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This electric car is the anti-Tesla

·Senior Columnist

A big showdown is coming, if you believe the car-business chatter: General Motors (GM) is about to challenge Tesla’s (TSLA) dominance among electric-car makers. Toyota (TM) is planning to take on Tesla, too. And don’t forget Honda (HMC), Ford (F) and Nissan (NSANY). Telsa-battlers, all.

Tesla is the most prominent name in electric vehicles, yet beneath the radar, virtually every big automaker has built some kind of EV, with more on the way. This is happening not because car buyers are clamoring for electrics, by and large, but because governments around the world are raising the pollution standards automakers must meet, essentially forcing them to build cars that don’t burn gasoline or diesel.

The Kia Soul EV is at the opposite end of the spectrum from Tesla, whose cheapest Model S sedan starts at about $70,000, minus a $7,500 tax credit most buyers qualify for. The Soul starts at around $32,000, or $24,500 after the tax break. That makes the Soul one of the cheapest EVs on the market. Tesla’s “mass-market” car, the Model 3, is due in 2017, but it will probably start at $35,000 at least, meaning the Soul will still undercut Tesla by a fair amount.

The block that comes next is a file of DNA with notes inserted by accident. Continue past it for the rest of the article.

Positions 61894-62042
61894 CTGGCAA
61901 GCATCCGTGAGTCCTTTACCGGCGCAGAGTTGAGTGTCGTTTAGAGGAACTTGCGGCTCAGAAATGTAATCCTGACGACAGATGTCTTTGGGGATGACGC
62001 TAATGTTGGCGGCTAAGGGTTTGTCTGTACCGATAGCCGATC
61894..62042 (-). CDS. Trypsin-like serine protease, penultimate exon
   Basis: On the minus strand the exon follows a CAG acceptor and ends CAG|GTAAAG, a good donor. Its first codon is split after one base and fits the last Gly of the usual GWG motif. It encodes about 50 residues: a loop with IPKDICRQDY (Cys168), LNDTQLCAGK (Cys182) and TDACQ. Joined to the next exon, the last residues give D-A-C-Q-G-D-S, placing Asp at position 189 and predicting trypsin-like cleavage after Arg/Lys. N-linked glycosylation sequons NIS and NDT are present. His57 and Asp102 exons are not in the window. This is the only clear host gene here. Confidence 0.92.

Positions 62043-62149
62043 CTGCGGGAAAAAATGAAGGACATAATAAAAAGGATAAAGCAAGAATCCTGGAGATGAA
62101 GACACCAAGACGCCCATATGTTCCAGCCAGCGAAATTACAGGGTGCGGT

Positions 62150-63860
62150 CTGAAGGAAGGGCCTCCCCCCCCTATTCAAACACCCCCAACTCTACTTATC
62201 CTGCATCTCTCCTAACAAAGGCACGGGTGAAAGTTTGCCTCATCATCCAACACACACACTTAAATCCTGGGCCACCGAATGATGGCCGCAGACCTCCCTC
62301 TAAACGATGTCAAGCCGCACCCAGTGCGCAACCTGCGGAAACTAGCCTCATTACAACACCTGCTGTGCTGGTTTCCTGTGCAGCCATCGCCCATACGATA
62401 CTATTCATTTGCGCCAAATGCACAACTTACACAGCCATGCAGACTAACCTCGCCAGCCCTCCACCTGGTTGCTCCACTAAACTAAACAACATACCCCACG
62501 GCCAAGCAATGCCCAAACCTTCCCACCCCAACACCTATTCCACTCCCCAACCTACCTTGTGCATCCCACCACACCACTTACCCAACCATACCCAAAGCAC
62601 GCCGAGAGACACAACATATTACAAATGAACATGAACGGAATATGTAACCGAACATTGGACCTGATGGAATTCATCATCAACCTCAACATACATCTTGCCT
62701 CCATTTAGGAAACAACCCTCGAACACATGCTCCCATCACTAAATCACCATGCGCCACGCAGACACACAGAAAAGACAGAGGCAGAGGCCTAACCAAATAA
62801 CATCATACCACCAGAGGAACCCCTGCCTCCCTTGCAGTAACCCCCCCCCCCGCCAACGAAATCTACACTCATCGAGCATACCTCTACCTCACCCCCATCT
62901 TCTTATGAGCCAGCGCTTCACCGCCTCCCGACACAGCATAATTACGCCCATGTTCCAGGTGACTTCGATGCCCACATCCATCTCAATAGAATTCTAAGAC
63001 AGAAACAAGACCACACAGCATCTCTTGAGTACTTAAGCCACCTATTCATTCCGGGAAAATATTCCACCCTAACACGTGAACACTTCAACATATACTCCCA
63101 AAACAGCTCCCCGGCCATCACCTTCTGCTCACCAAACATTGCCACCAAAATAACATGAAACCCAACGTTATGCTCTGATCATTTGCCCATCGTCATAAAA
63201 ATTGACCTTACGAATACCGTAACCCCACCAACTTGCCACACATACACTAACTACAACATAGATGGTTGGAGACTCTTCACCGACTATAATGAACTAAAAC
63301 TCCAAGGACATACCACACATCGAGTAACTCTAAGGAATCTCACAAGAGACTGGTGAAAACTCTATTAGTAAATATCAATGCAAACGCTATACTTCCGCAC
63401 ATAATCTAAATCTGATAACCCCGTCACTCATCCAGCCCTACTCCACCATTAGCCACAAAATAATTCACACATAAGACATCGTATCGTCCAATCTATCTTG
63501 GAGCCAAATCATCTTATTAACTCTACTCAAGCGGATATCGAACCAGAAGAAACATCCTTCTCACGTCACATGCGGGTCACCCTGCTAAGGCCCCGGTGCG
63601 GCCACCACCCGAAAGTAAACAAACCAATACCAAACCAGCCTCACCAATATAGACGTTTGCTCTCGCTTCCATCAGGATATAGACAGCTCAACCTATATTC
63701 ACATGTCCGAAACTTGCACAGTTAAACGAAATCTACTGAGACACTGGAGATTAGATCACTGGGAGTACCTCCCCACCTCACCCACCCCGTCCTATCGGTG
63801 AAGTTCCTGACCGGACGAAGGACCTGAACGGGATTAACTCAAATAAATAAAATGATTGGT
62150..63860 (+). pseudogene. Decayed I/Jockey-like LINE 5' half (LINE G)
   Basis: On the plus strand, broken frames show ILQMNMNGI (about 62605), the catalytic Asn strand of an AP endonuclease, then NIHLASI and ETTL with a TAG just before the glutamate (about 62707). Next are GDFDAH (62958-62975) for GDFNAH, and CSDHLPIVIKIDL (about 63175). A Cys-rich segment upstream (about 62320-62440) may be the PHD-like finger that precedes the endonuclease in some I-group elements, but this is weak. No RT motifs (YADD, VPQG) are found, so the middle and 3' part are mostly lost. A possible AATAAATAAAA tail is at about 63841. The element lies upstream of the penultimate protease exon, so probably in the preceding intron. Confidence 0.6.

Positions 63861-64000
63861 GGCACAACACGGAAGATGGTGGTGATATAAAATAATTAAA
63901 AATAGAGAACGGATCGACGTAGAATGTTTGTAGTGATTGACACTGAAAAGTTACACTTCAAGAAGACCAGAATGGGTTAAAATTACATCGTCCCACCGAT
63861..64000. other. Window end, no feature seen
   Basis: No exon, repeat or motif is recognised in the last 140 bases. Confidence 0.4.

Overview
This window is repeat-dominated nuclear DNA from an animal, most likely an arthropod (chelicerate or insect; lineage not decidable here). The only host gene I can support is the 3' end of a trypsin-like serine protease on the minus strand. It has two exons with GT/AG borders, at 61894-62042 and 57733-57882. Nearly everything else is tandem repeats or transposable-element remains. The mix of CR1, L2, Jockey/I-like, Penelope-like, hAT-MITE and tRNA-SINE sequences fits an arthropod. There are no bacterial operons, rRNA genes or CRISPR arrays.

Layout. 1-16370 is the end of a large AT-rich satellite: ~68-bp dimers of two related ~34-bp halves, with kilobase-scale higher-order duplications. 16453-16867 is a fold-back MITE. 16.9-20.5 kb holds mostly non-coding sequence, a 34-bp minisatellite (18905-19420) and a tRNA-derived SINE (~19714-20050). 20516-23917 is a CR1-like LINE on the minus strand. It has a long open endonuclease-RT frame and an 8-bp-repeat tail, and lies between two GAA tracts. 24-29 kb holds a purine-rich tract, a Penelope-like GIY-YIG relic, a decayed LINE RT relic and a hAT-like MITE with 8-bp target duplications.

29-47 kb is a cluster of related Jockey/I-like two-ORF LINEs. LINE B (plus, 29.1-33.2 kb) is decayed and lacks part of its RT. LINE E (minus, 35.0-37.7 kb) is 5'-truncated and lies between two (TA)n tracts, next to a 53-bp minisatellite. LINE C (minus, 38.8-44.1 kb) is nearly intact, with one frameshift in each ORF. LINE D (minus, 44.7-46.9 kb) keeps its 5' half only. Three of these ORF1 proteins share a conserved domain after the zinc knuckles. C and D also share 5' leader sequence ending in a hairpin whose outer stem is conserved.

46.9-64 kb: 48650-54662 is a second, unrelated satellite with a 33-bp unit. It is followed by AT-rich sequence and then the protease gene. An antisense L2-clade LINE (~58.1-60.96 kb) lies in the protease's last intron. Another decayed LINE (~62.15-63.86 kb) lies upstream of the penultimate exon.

Tesla models go further on a charge, but with a maximum range of 93 miles, the Soul still outpaces most EVs—including the Chevrolet Volt, with an all-electric maximum range of just 53 miles. Kia isn’t trying to sell the Soul EV to everybody. “It’s a niche, for sure,” Steve Kosowski, Kia’s manager of long-range strategy and planning, tells me in the video above. “It works globally in urban markets like New York City, Los Angeles, Seoul, Frankfurt.” Like many EVs, the Soul has peppy torque off the line, and all Soul models generally get strong reviews for crisp handling, a roomy interior and good value.

While Tesla is on a mission to electrify the entire auto industry, Kia (KS) only sells its electric where people seem to want it. The Soul EV is only available in about a dozen states, and Kia only markets it in areas where buyers have previously shown interest in the Kia Optima hybrid, which went on sale in 2011. No point trying to strong-arm buyers who don't want a newfangled car or don't live where there are adequate places to charge.

Low gas prices have delayed the ascent of electric vehicles, with overall sales down 23% this year, compared with 2015. Kia has barely sold 150 Soul EVs so far in 2016, according to Inside EVs. That's well below the 2015 pace of 85 sales per month.

But gas prices fluctuate and electrics may yet come back into fashion. Later this year, Chevrolet will introduce the Bolt, a new EV able to travel more than 200 miles on a charge, which approaches the range of the Tesla Model S. That will generate plenty of hype and bring EVs back into the news. Further technology breakthroughs ought to continue bringing down the price of electrics, perhaps making them comparable on cost with gas models at some point. And if none of that happens, well, Kia has a gas-powered version of the Soul, and 10 other models.

Rick Newman’s latest book is Liberty for All: A Manifesto for Reclaiming Financial and Political Freedom. Follow him on Twitter: @rickjnewman.